Paul Starrs, distinguished professor of Geography at the University of Nevada, Reno, was another endorser of the GRS biography.  Jack Stewart connected us, and Paul invited me to address the Geography Graduate Colloquium.  He’s published books about one of the places Stewart wrote about; and recently, about California agriculture.   The photos from the latter book are now on display in the Bancroft Library — which is also keeper of the George Rippey Stewart, Jr., Papers.

Michael Ward is an active ePublisher, a judge for the HUGO awards, and the creator of the George R. Stewart webpages (accessed through a link in the menu at the top of the page).  He has been instrumental in the production and publicizing of the book, and is thus deserving of great praise and appreciation.

I’ve known Diane Farmer Ramirez almost since she was born.  Her mother and my then-wife worked together.  Her father, Dave, is a fine photographer, a collector of Leicas, a very good friend (notably in times of need) who once sold me a good car for 50 bucks.   Diane and her husband are raising a wonderful family – which is somewhat hard to visualize since to me she’s still a kiddo herself.

One of the leading experts on U.S. 40 and the National Road, Frank Brusca was a great help with the book.  He’s quoted in the chapter about Stewart’s classic U.S. 40.   Frank has written for AMERICAN ROAD magazine.  He has a minor starring role in William Least Heat Moon’s latest book, ROADS TO QUOZ, appearing in several chapters about the National Road and George R. Stewart.  Frank is currently working on an update to Stewart’s U.S. 40.

Gus Frederick, artist, publisher and CONTACT Board of Directors member, helped with the cover art for two books related to GRS — notably a teacher’s guide entitled From GeoS to Mars.   When he’s not working on one of his projects, he has been a great supporter of the GRS work. Gus also works closely with Dr. Penny Boston, exploring caves that may hold secrets to life on Mars.

Julie Shelberg is another kind stranger who likes the GRS page.   Since she’s a reader of science fiction, I assume she found us through searches for Stewart or EARTH ABIDES.   I do know that two of her daughters have just graduated from college, and that she has some fine, stirring quotes on her facebook postings.

Frank Brusca pointed me toward Harmut Bitomsky.  Inspired by U.S. 40, and commissioned to do a TV film about America’s Westward Movement, Bitomsky decided  to focus on the highway rather than the wagon trails.  The result was Highway 40 West, a film series which has become a classic in Germany. Bitomsky was Dean of the Film/Video School at CalArts, a university appropriately founded by Walt Disney, so our email interview was pretty easy to do.  He shared a deep understanding of why he made the film, adding some comments about other books of Stewart that have become favorites of his.  Bitomsky plans to release the film in an English version soon.

A key player at the old Walking Box Ranch – see her interviewed at about 38 minutes into this excellent BBC documentary Paula Garrett field manages the place for UNLV.  She had the great good sense to hire me as Caretaker; and the even greater wisdom to include my interpretive ideas, and me, in the planning process.   She’s also bought the book, and read it, the sign of a good mind.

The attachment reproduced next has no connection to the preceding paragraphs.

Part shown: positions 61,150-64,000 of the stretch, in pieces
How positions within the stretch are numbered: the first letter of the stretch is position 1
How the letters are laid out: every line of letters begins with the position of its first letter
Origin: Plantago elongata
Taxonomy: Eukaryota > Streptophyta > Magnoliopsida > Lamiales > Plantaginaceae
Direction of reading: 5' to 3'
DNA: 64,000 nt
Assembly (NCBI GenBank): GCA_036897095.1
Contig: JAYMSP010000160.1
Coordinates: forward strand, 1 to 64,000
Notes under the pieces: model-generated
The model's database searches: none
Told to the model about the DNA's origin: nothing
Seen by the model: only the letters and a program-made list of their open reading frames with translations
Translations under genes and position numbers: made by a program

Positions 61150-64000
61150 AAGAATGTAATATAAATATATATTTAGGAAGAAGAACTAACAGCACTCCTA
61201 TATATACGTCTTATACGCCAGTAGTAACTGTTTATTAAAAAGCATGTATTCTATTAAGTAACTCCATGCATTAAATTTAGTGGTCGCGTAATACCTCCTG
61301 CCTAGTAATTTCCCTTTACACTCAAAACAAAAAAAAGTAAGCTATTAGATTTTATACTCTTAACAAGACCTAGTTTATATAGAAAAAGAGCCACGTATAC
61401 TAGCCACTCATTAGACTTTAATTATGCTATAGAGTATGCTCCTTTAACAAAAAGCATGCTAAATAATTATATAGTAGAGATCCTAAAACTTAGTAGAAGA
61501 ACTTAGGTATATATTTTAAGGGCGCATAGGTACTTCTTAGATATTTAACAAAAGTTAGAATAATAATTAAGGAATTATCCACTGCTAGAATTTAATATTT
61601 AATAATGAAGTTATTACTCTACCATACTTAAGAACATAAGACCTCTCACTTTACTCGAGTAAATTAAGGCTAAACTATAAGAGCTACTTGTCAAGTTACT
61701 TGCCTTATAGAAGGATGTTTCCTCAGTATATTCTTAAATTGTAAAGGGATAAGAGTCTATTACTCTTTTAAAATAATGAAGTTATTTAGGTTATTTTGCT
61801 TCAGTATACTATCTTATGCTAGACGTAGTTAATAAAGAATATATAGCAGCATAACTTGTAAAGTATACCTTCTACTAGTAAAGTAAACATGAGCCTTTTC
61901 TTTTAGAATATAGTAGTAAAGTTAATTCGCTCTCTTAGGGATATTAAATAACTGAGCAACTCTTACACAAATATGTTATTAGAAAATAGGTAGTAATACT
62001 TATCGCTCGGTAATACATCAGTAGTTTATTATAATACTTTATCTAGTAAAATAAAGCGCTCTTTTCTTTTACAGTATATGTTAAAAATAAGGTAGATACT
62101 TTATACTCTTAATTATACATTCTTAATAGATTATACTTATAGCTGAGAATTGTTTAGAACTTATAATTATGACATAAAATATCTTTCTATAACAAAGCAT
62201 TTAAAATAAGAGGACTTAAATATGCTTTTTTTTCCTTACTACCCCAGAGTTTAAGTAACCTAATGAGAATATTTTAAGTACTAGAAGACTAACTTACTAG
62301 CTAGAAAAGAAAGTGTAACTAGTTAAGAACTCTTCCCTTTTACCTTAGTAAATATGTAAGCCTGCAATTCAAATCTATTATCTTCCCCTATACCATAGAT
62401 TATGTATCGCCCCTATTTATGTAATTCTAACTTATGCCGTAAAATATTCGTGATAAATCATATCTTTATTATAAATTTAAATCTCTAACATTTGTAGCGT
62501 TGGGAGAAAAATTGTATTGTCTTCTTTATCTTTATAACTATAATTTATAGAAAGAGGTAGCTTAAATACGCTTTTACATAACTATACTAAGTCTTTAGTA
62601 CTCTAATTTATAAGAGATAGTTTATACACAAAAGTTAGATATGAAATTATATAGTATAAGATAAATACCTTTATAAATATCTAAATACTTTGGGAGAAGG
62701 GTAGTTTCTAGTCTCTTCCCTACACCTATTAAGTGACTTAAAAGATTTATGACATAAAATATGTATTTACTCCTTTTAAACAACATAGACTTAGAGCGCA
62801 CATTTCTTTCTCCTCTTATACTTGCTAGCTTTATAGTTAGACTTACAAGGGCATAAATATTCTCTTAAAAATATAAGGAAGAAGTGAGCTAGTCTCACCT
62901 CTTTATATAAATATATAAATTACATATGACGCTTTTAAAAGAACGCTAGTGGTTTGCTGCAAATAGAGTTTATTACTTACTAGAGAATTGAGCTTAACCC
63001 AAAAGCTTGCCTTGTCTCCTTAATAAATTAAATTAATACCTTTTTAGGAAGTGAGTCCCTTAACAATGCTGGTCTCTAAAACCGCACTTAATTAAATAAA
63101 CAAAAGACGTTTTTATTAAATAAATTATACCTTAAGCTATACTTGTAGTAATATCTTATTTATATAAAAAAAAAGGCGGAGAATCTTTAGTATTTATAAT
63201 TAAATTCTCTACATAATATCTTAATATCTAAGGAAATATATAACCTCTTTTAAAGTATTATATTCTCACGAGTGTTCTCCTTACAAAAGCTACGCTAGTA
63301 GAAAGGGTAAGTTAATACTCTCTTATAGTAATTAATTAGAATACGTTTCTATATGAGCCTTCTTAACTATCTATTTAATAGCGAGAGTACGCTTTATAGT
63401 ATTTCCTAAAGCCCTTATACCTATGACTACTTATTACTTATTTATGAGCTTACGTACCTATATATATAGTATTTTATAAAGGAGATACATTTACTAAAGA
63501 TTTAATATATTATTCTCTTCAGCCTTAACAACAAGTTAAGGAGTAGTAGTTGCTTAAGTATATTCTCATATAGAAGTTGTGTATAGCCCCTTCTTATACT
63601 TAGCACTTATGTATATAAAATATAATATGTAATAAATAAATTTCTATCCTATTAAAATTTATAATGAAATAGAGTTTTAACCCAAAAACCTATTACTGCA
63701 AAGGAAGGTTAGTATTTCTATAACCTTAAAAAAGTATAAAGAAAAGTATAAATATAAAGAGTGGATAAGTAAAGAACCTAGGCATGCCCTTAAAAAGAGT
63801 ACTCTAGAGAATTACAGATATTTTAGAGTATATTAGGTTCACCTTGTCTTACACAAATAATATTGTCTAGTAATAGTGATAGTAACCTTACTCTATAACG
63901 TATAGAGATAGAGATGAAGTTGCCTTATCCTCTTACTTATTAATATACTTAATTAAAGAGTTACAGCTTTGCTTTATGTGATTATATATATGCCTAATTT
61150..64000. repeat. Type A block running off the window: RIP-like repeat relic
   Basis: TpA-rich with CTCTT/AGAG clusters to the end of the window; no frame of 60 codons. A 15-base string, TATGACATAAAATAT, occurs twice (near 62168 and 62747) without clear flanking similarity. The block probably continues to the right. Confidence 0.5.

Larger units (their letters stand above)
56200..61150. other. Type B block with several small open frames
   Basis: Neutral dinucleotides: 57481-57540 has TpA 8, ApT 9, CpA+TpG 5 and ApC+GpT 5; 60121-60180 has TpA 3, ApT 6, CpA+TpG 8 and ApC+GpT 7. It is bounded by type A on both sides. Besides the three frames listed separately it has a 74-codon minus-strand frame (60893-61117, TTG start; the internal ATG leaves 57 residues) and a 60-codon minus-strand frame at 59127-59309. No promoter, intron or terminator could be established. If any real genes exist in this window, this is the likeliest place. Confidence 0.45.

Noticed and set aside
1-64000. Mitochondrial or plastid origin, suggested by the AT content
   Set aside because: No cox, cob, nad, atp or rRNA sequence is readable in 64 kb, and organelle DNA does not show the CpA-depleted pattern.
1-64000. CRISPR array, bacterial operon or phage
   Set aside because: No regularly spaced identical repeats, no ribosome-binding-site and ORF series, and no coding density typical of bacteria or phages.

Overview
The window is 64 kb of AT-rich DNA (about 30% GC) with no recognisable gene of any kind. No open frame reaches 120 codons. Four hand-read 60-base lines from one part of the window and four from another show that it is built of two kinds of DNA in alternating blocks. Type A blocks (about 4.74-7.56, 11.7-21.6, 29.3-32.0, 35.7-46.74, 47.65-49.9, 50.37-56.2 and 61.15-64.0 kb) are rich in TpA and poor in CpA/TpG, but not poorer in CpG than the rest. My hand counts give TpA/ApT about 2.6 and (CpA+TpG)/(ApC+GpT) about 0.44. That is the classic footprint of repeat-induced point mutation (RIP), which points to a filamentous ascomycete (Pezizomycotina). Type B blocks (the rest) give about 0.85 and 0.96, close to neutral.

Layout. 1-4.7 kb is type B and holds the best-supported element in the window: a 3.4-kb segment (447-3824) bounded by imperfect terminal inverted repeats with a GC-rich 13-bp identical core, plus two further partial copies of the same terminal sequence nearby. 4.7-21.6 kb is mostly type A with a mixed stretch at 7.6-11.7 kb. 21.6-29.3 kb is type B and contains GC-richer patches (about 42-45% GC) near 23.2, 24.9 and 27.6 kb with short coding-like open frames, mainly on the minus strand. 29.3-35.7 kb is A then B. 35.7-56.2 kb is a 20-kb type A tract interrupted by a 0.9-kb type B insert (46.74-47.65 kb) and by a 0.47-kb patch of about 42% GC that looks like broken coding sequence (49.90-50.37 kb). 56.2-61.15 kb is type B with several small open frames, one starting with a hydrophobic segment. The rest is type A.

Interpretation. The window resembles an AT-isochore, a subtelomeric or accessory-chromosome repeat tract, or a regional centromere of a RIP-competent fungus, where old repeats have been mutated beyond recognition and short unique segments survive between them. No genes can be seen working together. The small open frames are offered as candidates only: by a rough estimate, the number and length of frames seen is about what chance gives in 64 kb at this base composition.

In the next and final list of Pioneers, I’ll introduce those who like, and follow, the weblog pages.

Earl Swift’s BIG ROADS — a good read for lovers of the American road

Big Roads, by Earl Swift, is a fine history of the US highway system as it evolved from mud trails to interstates.   Along the way, the system changed from privately developed named highways like The National Old Trails Road and the Lincoln Highway to the federal/state U.S. Highway system (the Route 66 era) before it became today’s interstate system.  The book describes how the hard work of dedicated engineers and community leaders – sometimes in conflict with each other – resulted in both a fine highway network AND a growing realization of the human and ecological cost of highways.

Although George R. Stewart wrote several of the first American Highway books, including U.S. 40, he isn’t mentioned in Swift’s book.  But his ideas — that highways should travel through rather than over the land, and that travelers benefit by visiting  the communities along the old highways, a mile or two from the offramp (an idea taken up beautifully by William Least Heat Moon in Blue Highways and embellished, with the help of Frank Brusca in Roads to Quoz) — are similar to the ideas Swift lays down in his  last chapter.

a good read, and highly recommended for anyone interested in the history of the American roads, or any traveler driving those roads.

Link

http://www.kickstarter.com/projects/403598191/george-r-stewart-us-route-40-rephotography

Frank Brusca’s 40 year project re-photographing George R. Stewart’s U.S. 40.  This is Smithsonian quality work, which builds on Stewart’s classic book and Tom and Geraldine Vale’s equally classic U.S. 40 Today.  Well-worth supporting.  Check out the website.

Stewart’s book inspired two German films, William Least Heat Moon’s Blue Highways, and Least Heat Moon’s Roads to QuozRoads has several chapters about Stewart’s work, and Brusca’s.  Frank’s done most of the re-photography on his own ticket; this funding will allow him to complete the last 20%.